Thursday, April 29, 2010

Good combo: It's a Lexus, green and all-new

Sacramento, California – Say this for the 2010 Lexus HS 250h sedan: It’s not lacking for fanfare.

It’s an all-new offering for 2010, what Lexus mother company Toyota bills as “the world’s first hybrid-only luxury vehicle.” The movie Avatar wasn’t getting this kind of hype before its debut.

What’s the verdict?: I’d give it a solid B-plus, and my guess is that most Lexus lovers looking to save on gas will put it in the A-minus category.

It looks nice: Expected Lexus elegance with very little to make you feel it’s over the top. Nice aerodynamic roofline and just enough flash on the front end to make you feel a bit sporty out there. The standard, 17-inch aluminum alloys wheels also help along that line.

The five-passenger HS 250h is positioned between Lexus’ ES and IS offerings, and Motor Trend magazine described it as a “gussied-up (Toyota) Prius.” The magazine meant that as a bad thing, but frankly, I don’t have much of a problem wanting more than a Prius when I’m looking for green machinery.

Inside, the HS 250h satisfies those desires, and then some.

Standard features such as leather trim, a one-touch power moonroof and a whopping 10 air bags are certainly what you expect in a Lexus luxury ride. And yet the starting price on my tester was a reasonable $34,200. That’s the less-expensive of two trim levels; the Premium version of the HS 250h starts at around $37,500.

Fuel mileage is an alluring 35 miles per gallon in the city and 34 mpg on the highway. Oh, and it can take the economical 87-octane gasoline.

On the roll, the HS 250h is quiet and smooth, with virtually no road noise penetrating the cockpit. Steering is responsive, and the car took quick turns and corners with remarkably little body sway.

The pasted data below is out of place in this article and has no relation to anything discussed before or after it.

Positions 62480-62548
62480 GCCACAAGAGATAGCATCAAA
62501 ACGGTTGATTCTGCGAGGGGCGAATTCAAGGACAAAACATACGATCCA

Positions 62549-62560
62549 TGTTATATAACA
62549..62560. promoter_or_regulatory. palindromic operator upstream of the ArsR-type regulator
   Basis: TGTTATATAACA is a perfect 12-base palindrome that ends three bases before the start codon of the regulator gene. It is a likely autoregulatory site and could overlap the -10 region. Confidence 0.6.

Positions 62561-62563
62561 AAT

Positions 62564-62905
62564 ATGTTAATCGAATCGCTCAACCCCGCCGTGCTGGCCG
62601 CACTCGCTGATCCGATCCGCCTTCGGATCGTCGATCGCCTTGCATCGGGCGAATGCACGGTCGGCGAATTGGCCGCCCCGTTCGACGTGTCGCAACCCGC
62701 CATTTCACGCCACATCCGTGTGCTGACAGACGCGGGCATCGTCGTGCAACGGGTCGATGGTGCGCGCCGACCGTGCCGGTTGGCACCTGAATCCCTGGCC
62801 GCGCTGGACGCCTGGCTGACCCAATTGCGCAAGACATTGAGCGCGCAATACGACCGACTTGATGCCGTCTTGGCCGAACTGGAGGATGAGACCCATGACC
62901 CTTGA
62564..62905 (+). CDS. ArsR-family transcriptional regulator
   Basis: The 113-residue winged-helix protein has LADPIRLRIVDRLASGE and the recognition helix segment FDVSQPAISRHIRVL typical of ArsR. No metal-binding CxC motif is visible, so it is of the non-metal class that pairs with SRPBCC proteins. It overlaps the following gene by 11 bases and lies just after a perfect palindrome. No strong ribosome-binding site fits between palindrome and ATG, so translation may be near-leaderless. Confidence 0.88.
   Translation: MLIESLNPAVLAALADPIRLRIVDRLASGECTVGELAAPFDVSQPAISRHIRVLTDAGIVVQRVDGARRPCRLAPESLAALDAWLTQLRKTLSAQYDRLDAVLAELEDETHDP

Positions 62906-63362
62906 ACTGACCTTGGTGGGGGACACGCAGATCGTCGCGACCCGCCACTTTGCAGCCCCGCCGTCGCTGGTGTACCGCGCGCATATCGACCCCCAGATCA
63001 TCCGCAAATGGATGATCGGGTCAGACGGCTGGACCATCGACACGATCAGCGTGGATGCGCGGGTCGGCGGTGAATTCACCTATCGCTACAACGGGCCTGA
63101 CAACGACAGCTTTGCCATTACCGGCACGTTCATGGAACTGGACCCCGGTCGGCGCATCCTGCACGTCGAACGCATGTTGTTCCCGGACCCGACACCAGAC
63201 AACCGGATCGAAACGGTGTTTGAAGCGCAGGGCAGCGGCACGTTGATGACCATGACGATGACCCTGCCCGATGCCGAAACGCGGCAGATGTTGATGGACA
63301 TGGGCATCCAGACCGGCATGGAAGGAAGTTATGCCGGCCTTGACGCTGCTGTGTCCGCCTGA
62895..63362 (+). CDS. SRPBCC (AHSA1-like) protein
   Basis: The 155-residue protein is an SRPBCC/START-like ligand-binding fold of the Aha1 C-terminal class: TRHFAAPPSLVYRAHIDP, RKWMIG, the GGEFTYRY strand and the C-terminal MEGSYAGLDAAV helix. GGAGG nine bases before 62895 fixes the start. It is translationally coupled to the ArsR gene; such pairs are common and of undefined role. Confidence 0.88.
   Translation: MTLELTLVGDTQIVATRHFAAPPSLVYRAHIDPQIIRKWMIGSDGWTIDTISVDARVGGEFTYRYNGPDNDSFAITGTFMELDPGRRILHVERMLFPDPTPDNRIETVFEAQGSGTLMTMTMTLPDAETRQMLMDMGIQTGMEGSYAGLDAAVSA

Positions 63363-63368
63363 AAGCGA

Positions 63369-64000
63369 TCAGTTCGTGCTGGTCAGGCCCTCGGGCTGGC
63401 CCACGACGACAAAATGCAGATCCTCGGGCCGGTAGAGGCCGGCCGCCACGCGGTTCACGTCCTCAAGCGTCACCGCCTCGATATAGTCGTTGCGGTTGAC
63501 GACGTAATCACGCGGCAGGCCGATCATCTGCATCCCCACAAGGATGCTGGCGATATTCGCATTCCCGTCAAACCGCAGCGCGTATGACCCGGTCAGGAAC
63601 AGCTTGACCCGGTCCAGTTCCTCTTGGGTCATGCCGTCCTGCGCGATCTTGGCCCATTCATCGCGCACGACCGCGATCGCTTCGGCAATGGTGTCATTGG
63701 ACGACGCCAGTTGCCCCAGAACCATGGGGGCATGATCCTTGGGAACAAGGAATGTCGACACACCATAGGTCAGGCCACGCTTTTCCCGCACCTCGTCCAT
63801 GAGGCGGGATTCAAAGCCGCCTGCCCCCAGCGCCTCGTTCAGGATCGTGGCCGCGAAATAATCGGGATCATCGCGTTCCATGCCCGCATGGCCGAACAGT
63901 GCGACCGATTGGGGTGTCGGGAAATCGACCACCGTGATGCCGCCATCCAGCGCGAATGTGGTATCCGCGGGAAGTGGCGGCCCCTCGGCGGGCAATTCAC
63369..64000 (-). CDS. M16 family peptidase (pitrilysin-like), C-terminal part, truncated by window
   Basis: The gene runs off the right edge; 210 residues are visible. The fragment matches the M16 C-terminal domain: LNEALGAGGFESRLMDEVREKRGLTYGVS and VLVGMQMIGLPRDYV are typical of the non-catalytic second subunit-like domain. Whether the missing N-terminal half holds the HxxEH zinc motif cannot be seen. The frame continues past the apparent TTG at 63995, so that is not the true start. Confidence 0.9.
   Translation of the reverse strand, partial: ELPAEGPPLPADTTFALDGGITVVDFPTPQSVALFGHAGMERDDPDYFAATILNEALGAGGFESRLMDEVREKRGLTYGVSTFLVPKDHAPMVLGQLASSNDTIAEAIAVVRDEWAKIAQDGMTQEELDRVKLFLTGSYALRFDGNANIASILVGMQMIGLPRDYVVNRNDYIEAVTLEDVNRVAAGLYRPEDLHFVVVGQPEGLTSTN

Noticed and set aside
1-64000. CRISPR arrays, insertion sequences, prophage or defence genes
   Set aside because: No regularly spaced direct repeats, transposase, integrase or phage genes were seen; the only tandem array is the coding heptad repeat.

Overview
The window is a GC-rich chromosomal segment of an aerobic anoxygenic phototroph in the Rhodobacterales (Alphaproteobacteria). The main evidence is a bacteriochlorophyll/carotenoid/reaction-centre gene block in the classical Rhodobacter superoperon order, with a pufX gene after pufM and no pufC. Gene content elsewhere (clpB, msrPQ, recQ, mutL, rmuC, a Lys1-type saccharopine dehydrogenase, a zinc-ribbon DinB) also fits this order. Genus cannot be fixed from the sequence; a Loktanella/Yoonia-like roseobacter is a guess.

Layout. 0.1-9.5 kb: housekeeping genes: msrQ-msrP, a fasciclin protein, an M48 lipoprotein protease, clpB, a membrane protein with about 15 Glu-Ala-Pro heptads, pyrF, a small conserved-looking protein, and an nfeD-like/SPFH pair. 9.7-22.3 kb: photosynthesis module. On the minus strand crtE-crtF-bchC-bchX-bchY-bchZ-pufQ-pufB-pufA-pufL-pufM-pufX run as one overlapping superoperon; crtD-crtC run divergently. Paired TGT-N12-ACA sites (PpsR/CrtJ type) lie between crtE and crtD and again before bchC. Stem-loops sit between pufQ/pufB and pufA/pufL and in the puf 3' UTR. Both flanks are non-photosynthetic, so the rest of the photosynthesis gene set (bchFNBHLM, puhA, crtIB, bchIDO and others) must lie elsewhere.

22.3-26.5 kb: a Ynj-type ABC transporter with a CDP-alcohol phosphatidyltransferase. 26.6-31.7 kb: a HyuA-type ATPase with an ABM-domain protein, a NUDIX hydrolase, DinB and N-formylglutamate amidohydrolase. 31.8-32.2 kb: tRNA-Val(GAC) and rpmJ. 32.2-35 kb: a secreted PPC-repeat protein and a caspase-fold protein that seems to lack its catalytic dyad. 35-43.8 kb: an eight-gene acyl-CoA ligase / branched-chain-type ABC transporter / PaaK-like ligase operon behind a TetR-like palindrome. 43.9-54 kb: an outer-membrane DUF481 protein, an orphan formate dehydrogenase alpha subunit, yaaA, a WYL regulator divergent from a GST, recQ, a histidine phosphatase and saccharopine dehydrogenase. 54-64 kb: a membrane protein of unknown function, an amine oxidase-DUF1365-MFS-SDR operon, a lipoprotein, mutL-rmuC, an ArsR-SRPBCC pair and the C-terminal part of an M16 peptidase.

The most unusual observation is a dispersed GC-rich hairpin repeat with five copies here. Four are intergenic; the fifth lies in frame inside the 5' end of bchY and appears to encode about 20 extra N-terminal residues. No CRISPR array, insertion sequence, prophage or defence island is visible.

For me, takeoffs from a standing start were a little anemic, but then again, the selling point here is fuel savings, not drag strip racing. The 2.4-liter, four-cylinder engine combines with an electric drive motor to put out a maximum 187 horsepower. And yes, you get silence when you press the vehicle’s “start” button. A lighted message centered behind the steering wheel lets you know the car is ready to roll.

For some reason, Lexus mounted the gear shifter just to the right of the steering wheel, and made that key piece of equipment tiny. The shifter knob is about the size of a Ping-Pong ball and positioned a little more than an inch above the dash.

I guess if you have an automatic continuously variable transmission surrounded by all that hybrid technology, you don’t need to go overboard on a shifter. However, I never quite got the rhythm of it, sometimes realizing I was still in “neutral” when I wanted to be in “drive.” I’m old-school enough to like a big shifter filling my right hand.

The shifter is not a deal-breaker, however, not by a longshot.

My guess is most buyers will love this new offering – a loaded up Prius (a popular car in its own right) with Lexus luxury at something resembling a Toyota Avalon price.

Pretty good combo, in my estimation.

Wednesday, April 21, 2010

Going Rogue has its charms in Nissan SUV